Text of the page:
One of my favorites sources for that information is a free app out of the United Kingdom. It’s called Clear Outside. It is a free app built by First Light Optics as a “free gift to the astronomy community.” It will find your space and give you an amazingly accurate forecast of the clouds, rain chances, and the sky quality in the Bortle scale. You can program favored locations for planning when you are working out of your area or working on a trip plan. Another weather app that is a valuable addition to the ones already mentioned is Ventusky. This app shows current radar and satellite imagery along with wind patterns, temps, aurora probabilities, and more.

You’ll also need to keep your camera steady with proper camera support. Therefore, a solid tripod is a must. As a FotoPro ambassador, my favorite is the Eagle E-6L. Should you wish to learn more about it, give me a shout and I can get the tripod for you at 15% below MSRP with free shipping. There is more info on successful-photographer.com.

I often work with multiple cameras and do not wish to carry a separate tripod. I add the Platypod gear to keep the weight down but still have full support. That consists of the eXtreme base, two handles, and a ball head. The Platypod gear breaks down quite small yet allows for lots of options from almost ground level up to 24 inches. I’ll often place it on a rock to get even more height if necessary. You will find more info at Platypod.com.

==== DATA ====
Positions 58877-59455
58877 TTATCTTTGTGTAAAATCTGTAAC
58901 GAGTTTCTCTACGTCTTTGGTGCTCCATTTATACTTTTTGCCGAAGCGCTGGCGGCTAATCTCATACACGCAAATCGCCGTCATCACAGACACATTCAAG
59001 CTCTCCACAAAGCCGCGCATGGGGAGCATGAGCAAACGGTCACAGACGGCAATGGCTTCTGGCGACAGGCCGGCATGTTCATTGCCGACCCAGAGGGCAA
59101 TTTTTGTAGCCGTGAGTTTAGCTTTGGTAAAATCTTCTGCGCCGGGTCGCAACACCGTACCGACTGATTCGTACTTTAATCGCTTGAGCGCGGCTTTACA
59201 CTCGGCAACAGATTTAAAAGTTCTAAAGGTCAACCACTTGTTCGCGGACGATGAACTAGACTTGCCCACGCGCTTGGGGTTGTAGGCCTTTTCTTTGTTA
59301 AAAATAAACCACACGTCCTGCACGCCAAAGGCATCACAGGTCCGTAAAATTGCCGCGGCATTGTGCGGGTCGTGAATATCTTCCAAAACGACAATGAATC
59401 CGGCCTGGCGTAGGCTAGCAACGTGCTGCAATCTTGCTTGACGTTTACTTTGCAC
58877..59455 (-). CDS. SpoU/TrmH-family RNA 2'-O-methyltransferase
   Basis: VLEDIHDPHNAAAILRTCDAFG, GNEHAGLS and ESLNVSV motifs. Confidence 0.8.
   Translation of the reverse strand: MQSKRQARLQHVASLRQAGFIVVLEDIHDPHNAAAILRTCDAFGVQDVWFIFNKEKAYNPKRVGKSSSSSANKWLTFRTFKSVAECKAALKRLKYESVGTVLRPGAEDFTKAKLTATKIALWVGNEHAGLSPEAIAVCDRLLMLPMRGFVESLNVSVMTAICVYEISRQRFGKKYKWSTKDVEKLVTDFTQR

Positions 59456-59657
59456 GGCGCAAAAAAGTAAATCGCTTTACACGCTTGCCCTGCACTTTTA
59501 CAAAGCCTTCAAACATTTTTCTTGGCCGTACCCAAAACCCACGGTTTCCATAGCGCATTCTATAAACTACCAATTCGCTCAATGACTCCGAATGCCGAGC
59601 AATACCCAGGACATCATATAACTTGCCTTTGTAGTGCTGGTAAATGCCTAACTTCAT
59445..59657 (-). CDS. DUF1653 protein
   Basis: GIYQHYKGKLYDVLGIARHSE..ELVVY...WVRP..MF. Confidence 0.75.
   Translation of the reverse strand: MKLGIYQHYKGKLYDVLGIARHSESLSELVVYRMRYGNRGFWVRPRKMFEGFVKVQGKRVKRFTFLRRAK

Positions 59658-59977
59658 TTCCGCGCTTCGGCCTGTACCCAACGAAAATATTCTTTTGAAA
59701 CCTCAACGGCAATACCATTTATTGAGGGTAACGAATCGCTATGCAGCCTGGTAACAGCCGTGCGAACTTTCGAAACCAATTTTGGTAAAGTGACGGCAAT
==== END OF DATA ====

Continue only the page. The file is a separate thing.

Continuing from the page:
Focus at Night – There is nothing worse than making image captures over hours of time and downloading blurry photos. It’s heartbreaking. Some practice and solid techniques can help keep that from happening to you. If your camera has Live View, you can start to check your focus by zooming in on the screen. Use manual focus and rack your focus in and out while working to achieve very sharp stars. Once you have what you think is a solid focus, make an image. Take the resulting frame and blow it up as large as possible on your camera, checking the focus again. A useful tool that can be found at your camera store or on Amazon is a 10X loop. They are under 10 bucks and can save a night’s shooting!